Sunday, November 22, 2009

Conjugated linoleic and conjugated linolenic acids!

What the heck is a CLA (conjugated linoleic acid) or CLnA (aka CLN or conjugated linolenic acid)?

From Wikipedia, a conjugated molecule is an organic compound is one where atoms covalently bond alternating single and double bonds that influence each other to produce a region called the electron delocalization. In this region, electrons do not belong to a single bond or atom but to a group.

Very nice but what the heck does this mean for us? A conjugated linoleic acid is like linoleic acid in that it has 18 carbons with two double bonds, but we see the trans and cis configurations in there making the fatty acid all twisted instead of a nice straight line. The trans configuration means the molecules won't lie down nicely, so this oil is going to be slightly thicker than one filled with nice straight molecules. (See the molecule above!)

A conjugated linolenic acid is like linolenic acid in that it has 18 molecules with three double bonds, but it has the trans and cis configurations, making it all twisty. Again, this is going to be a thicker oil than one with normal linolenic acid.

Why do we care, other than the fact that chemistry is awesome? CLA has been found to be very effective at reducing inflammation, lightening skin, and improving epidermal differentiation. (Epidermal differentiation - The epidermis consists of cells that specialize or differentiate to provide the protective barrier between our skin and the outside world, keeping moisture in and keeping nasty things out!) There are some studies showing improvement in signs of photo-aging, skin tone, and dry skin using CLA.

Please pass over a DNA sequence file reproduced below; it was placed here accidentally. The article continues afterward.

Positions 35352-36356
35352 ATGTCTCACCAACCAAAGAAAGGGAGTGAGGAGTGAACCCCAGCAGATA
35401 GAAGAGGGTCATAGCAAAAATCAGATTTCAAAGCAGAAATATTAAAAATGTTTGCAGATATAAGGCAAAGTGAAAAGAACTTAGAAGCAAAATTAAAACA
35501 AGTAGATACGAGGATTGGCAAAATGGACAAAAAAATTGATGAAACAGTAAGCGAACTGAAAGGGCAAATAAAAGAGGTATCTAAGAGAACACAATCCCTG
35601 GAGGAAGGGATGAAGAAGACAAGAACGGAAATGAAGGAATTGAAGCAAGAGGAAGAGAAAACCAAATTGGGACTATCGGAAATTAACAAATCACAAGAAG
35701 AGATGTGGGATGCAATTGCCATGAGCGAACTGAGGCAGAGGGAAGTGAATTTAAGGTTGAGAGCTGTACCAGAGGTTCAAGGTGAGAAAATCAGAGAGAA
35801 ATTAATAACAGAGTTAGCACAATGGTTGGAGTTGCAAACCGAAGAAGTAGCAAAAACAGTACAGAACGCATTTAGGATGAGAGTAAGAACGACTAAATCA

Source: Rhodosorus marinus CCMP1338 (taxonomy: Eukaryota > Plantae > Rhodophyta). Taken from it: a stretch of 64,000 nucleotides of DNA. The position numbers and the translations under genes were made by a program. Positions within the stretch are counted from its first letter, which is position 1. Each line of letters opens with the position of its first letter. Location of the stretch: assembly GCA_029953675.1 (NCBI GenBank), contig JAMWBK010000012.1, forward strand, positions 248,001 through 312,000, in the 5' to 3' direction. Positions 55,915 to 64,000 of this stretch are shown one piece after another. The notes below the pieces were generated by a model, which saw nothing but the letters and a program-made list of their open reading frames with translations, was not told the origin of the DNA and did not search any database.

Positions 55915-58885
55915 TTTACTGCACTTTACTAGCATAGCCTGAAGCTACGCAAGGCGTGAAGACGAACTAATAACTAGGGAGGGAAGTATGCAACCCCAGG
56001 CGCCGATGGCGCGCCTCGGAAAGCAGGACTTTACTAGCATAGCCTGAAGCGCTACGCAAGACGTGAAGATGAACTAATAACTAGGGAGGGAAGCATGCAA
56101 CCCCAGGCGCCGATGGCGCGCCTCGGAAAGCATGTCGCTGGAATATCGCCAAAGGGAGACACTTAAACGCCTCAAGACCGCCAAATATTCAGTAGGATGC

CLnA has also been found to be regenerating, anti-inflammatory, and anti-microbial. Studies of CLnA are showing it may increase elasticity to our skin.

These fatty acids will oxidize more quickly than their non-conjugated versions of linoleic and linolenic acids, so you'll want to include anti-oxidant and chelating ingredients into products containing lots of CLA and CLnA heavy oils.

Join me tomorrow for fun with pomegranate oil!


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Susan Barclay-Nichols said...

With unsaturated oil - that is, an oil with double bonds - you'll want to add some anti-oxidants and/or chelating ingredients. For CLnA, you'll want to make sure you add anti-oxidants. With three double bonds, you'll have increased chances of oxidation!

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